The developing immune response in the lymph nodes of mice infected with influenza virus has both Th1- and Th2-type characteristics. Modulation of the interactions between antigen-presenting cells and T cells is one mechanism that may alter the quality of the immune response. We have previously shown that the ability of dendritic cells (DC) to stimulate the proliferation of alloreactive T cells is changed by influenza virus due to viral neuraminidase (NA) activity. Here we show that DC infected with influenza virus A/PR/8/34 (PR8) stimulate T cells to produce different types of cytokines in a dose-dependent manner. Optimal amounts of the Th1-type cytokines interleukin-2 (IL-2) and gamma interferon (IFN-γ) were produced from T cells stimulated by DC infected with low doses of PR8, while the Th2-type cytokines IL-4 and IL-10 were produced only in response to DC infected with high doses of PR8. IL-2 and IFN-γ levels corresponded with T-cell proliferation and were dependent on the activity of viral NA on the DC surface. In contrast, IL-4 secretion required the treatment of T cells with NA. Since viral particles were released only from DC that are infected with high doses of PR8, our results suggest that viral NA on newly formed virus particles desialylates T-cell surface molecules to facilitate a Th2-type response. These results suggest that the activity of NA may contribute to the mixed Th-type response observed during influenza virus infection.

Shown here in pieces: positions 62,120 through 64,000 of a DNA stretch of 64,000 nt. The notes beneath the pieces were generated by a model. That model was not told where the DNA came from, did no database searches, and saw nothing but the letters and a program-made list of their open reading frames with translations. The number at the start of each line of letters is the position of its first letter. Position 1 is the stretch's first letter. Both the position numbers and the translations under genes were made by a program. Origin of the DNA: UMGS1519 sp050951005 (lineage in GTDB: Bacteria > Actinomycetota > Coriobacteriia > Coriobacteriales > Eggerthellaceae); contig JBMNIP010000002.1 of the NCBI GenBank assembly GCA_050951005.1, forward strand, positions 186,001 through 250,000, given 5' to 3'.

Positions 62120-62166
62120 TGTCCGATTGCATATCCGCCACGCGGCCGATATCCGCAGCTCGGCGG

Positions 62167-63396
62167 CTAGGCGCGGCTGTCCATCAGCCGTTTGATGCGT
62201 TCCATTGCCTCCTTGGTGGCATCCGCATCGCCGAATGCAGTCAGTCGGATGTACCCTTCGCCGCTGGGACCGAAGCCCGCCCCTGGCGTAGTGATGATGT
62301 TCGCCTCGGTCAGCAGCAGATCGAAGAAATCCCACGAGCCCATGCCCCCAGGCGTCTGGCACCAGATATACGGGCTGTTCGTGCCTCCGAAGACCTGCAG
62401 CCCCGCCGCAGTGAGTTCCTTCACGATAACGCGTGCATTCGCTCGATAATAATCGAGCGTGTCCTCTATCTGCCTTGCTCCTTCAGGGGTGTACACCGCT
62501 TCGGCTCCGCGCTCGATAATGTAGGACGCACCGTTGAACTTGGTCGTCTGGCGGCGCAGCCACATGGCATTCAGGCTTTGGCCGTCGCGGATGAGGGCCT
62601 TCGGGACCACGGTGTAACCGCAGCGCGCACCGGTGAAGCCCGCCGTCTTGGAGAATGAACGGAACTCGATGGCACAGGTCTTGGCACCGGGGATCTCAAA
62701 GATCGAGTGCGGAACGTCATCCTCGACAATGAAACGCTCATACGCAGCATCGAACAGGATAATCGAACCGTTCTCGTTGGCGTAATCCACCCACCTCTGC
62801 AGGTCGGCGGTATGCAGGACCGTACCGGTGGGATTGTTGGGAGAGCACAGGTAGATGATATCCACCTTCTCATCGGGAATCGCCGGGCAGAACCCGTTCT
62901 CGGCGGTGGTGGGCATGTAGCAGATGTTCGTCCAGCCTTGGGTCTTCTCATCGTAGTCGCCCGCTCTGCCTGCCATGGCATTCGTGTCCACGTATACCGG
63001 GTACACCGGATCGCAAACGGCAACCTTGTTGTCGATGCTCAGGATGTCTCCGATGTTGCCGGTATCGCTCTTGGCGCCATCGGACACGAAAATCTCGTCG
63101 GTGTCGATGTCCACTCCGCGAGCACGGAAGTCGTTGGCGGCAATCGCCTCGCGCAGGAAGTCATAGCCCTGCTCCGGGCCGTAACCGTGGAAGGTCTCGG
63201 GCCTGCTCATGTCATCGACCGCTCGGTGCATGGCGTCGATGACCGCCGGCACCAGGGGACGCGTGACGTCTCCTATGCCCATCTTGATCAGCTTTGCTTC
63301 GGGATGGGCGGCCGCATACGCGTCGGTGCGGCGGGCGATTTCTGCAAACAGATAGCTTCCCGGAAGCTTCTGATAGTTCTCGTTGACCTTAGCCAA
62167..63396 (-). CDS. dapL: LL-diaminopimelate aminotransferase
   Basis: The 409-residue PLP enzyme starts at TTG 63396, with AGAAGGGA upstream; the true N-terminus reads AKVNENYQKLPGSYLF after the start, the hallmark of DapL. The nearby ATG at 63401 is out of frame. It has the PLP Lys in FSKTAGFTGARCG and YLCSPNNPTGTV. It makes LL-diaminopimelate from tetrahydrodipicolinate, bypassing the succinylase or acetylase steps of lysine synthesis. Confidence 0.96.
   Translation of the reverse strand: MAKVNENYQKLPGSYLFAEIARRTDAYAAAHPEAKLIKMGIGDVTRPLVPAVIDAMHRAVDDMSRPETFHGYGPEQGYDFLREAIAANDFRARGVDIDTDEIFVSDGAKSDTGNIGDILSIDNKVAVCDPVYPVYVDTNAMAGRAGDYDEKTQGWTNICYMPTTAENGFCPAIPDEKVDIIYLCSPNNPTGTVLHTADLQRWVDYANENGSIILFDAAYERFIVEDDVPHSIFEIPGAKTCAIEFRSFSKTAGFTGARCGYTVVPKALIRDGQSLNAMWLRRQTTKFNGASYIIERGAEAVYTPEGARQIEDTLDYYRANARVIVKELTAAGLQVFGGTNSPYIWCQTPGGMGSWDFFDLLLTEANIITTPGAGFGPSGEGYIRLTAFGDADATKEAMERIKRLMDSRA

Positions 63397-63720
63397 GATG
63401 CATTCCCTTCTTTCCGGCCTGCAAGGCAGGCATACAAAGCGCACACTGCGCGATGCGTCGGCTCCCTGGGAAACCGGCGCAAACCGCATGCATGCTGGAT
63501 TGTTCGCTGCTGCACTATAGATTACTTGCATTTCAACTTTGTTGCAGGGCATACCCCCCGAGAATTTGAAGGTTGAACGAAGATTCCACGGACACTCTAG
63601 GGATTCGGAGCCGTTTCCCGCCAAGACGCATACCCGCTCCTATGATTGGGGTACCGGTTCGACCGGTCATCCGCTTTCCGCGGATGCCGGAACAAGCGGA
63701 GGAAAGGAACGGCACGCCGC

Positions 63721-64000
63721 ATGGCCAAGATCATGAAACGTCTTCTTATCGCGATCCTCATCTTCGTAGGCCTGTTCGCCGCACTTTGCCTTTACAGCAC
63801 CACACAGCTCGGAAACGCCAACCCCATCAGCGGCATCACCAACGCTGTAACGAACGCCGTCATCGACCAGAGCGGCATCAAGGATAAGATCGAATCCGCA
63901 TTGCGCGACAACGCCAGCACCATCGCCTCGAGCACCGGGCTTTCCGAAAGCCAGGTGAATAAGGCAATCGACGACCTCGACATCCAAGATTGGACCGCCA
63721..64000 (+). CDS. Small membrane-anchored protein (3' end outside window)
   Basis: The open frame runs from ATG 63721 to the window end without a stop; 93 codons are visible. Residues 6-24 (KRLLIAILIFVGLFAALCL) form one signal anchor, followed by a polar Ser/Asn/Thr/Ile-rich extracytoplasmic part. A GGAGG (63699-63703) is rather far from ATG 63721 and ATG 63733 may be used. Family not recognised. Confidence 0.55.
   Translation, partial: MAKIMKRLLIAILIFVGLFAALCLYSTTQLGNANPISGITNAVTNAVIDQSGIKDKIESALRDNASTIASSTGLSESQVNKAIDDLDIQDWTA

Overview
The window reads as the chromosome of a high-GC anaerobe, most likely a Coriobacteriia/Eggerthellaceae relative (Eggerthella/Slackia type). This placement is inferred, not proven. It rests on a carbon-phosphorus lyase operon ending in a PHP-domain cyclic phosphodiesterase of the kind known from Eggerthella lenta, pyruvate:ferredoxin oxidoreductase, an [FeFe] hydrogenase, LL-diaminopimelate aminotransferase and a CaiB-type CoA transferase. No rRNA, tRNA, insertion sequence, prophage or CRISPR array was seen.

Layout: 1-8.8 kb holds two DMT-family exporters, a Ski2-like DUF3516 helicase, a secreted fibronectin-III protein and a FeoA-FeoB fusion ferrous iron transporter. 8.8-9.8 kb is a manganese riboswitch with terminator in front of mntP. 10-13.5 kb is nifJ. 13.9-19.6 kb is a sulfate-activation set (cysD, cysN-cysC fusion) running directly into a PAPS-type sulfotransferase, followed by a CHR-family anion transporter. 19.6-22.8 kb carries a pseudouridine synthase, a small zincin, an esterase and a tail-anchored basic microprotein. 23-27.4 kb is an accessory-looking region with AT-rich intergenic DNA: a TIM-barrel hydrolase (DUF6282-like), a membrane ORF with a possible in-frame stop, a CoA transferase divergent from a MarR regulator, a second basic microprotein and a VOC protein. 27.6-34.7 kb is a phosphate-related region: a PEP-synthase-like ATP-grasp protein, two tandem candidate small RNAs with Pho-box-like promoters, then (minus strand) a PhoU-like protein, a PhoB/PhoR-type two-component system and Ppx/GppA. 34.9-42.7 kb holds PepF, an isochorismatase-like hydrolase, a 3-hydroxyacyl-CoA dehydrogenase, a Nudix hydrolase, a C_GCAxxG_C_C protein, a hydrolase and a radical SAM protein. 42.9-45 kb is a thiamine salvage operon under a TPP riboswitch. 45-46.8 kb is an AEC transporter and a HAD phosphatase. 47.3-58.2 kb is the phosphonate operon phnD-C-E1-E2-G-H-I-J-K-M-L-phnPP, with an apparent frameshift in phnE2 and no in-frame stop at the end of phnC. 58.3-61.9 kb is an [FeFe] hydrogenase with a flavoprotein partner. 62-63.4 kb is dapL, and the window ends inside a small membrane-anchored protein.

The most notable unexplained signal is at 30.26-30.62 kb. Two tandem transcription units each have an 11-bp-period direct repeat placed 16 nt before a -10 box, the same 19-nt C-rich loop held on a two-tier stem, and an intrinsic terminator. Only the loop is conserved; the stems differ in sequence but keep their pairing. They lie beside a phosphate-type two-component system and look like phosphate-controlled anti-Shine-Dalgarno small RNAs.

ASJC Scopus subject areas
- Insect Science